The controversy about two censored scientific papers boils down to one question: Do the risks of publishing them outweigh the benefits? A third paper published today argues the risks should be discounted—but it may provide evidence to diminish the benefits as well.
The first two papers, among the most famous nonpublished articles ever, were held back in December because the U.S. government feared they contained the recipe for a deadly pandemic strain of bird flu. They showed that the avian influenza virus, which does not ordinarily pass from person to person, could be engineered to do so. Since the virus, known as H5N1, has an official fatality rate of nearly 60 percent when it does infect human beings, that seemed to the National Institutes of Health like a risky bit of knowledge, and officials put the kibosh on publication.
That infuriated not just the lead authors of each paper, Ron Fouchier of Erasmus Medical College, in the Netherlands, and Yoshihiro Kawaoka of the University of Wisconsin at Madison, but a wide swath of the scientific community.
The brief new paper, published online today in Science, asserts that a fatality rate of nearly 60 percent is a wild overestimate. Peter Palese, the lead author and chair of the microbiology department at the Mount Sinai School of Medicine, in New York City, has fresh numbers to back this up. He points out that the current death rate is based on a few hundred severe, hospitalized cases, the only cases that meet stringent World Health Organization criteria for linking infection to death.
What this fails to account for, he says, are the vast numbers of milder cases in the general population.
He and two Mount Sinai colleagues, Taia T. Wang and Michael K. Parides, looked at 20 studies of more than 12,500 people in several Asian countries, where bird flu is prevalent. They found evidence that 1 to 2 percent of those people had been infected, as shown by antibodies to the virus in their blood, among other things. But the people didn’t die.
“If one assumes a 1-2% infection rate in exposed populations,” the scientists write, “this would likely translate into millions of people who have been infected, worldwide.” Add those to the total case number, rather than using only severe cases, and the death rate plummets and bird flu appears to be a much milder disease.
Mr. Palese has previously argued that a lower death rate changes the whole risk-benefit equation: Lower risks mean the potential benefits—new medications, more accurate warnings of a breakout disease—should take precedence.
But not so fast. Paul Keim, a professor of biology at Northern Arizona University, says Mr. Palese’s conclusions have another effect: They reduce the value of the benefits he touts. Mr. Keim is the acting chair of the National Science Advisory Board on Biosecurity, the federal panel that reviewed the infamous papers and suggested they be redacted.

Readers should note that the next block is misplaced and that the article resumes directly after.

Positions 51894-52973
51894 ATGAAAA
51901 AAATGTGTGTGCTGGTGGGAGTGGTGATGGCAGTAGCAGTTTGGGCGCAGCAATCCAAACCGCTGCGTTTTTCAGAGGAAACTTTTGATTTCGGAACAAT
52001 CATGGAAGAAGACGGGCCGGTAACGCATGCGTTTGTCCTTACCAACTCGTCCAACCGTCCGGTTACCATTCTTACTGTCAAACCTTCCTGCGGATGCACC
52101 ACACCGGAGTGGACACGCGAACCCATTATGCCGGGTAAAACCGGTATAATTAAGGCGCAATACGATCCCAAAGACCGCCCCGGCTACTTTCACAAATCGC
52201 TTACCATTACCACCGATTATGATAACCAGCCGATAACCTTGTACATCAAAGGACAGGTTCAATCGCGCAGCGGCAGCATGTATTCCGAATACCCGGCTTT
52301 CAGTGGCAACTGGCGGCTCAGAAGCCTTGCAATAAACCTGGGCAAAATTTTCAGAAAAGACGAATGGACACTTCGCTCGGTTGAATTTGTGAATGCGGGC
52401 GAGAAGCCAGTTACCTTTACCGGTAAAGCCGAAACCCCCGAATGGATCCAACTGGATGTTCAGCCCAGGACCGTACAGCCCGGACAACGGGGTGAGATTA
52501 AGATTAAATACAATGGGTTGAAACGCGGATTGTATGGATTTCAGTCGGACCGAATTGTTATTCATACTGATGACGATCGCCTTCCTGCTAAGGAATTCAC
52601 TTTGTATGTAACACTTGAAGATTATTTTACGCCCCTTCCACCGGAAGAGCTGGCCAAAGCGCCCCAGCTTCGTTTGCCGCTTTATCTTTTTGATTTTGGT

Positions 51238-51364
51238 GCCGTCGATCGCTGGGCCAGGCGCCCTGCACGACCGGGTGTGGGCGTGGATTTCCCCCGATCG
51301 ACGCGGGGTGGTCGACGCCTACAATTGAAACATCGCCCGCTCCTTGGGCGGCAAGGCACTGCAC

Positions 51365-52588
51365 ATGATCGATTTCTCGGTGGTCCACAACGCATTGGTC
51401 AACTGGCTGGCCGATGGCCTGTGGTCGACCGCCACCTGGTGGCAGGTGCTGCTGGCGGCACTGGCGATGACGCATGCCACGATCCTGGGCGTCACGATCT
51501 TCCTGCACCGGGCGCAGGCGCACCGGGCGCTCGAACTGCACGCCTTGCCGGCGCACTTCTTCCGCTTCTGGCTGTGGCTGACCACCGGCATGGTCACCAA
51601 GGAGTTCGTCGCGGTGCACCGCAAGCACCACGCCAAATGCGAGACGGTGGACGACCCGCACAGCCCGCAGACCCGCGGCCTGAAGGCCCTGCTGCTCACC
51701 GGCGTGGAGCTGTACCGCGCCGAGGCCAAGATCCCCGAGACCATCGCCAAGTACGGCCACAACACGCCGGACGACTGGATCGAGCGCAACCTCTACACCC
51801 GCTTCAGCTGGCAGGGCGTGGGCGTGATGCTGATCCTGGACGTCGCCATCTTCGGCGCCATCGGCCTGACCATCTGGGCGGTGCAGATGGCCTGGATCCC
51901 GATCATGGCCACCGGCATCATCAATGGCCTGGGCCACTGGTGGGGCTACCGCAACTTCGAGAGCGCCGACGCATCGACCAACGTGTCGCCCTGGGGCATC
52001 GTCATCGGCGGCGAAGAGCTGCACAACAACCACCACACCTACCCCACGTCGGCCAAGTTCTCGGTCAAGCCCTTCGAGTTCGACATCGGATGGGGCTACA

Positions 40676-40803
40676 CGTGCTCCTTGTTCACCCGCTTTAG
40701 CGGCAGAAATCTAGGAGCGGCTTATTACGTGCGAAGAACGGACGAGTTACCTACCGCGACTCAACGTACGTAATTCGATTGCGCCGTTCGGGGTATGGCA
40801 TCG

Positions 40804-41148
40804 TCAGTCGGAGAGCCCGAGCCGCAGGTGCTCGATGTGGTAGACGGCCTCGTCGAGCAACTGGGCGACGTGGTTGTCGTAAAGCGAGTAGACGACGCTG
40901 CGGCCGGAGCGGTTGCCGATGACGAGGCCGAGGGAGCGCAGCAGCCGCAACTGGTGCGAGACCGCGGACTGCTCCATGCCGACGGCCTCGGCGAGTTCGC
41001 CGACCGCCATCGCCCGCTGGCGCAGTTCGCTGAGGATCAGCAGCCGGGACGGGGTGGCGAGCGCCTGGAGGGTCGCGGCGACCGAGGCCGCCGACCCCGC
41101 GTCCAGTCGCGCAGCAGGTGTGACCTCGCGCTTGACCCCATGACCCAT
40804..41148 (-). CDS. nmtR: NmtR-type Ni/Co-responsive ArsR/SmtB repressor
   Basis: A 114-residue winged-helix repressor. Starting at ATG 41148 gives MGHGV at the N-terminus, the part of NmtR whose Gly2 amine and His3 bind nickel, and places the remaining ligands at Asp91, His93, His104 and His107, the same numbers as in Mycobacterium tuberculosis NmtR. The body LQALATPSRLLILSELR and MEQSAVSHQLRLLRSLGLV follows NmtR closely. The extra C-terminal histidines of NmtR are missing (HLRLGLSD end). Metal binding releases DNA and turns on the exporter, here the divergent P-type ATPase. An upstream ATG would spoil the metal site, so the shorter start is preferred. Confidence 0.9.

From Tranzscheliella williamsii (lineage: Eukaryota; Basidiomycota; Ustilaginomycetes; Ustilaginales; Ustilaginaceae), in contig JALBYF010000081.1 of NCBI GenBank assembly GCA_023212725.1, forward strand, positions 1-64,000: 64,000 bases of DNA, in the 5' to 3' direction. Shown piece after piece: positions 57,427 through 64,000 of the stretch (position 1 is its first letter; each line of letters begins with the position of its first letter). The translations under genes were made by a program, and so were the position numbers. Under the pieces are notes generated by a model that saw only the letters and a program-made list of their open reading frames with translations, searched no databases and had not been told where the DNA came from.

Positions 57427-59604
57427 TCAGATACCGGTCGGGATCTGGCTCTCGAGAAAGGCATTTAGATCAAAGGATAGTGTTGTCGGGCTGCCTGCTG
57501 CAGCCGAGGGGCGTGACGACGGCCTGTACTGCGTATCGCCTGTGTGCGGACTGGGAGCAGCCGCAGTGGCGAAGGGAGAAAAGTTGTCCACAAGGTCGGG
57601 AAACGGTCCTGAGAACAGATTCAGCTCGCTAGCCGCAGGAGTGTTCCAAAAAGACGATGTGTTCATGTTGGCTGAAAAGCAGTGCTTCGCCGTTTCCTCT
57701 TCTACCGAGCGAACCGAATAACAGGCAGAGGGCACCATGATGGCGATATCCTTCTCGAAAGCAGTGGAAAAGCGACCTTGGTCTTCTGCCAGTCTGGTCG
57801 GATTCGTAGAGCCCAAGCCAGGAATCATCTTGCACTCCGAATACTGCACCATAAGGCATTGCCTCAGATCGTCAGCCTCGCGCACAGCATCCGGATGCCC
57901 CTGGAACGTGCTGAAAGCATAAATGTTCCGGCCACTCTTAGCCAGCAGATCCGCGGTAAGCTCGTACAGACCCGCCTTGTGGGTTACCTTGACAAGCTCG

“It would seem to me that this new definition of infection affects both sides of the equation,” Mr. Keim wrote in an e-mail. “If true, one can argue that a human-transmissible H5N1 virus is less dangerous, but then again it also argues that the beneficial aspects of the research (e.g., vaccine development) are less important too.”
A mild disease that doesn’t harm many people, in other words, doesn’t require an urgent remedy. And so the risks—a terrorist using information in the papers to modify the virus, or the virus accidentally getting out of a lab—may still outpoint the value of publication.
The “new definition of infection” is also coming in for sharp criticism. Michael T. Osterholm, director of the Center for Infectious Disease Research and Policy at the University of Minnesota (and like Mr. Keim a member of the federal advisory board), said that Mr. Palese lumped together different kinds of bird flu to get his high prevalence / low death ratio. “It’s like putting your head in the refrigerator, your feet in the oven, and saying on average the temperature is just right,” he said.
The big error, he said, was including about 2000 cases from a 1997 flu outbreak in Hong Kong together with flu outbreaks after 2004. “They are completely different, with completely different genotypes,” he said. And if Hong Kong was excluded, the overall infection rate drops from the high levels suggested by Mr. Palese down to less than half a percent. That’s what previous studies have shown, Mr. Osterholm said, and it means a higher fatality rate.
Mr. Osterholm also published a paper on bird flu risks today, in the journal mBio, and in it he attacked the assertion that mild cases of infection have been missed. Studies of groups likely to be exposed or infected, like poultry workers, have not detected mild illnesses caused by H5N1, he said.
But the big point, Mr. Osterholm concludes, is that even low death rates are still frighteningly high. “If you took the fatality rate of the 1918 flu pandemic and reduced it by a factor of 20, you’d still have a terrible disease,” he said. So instead of arguing about rates, he said, researchers should be figuring out ways to safely share information about a disease that could do a lot of harm.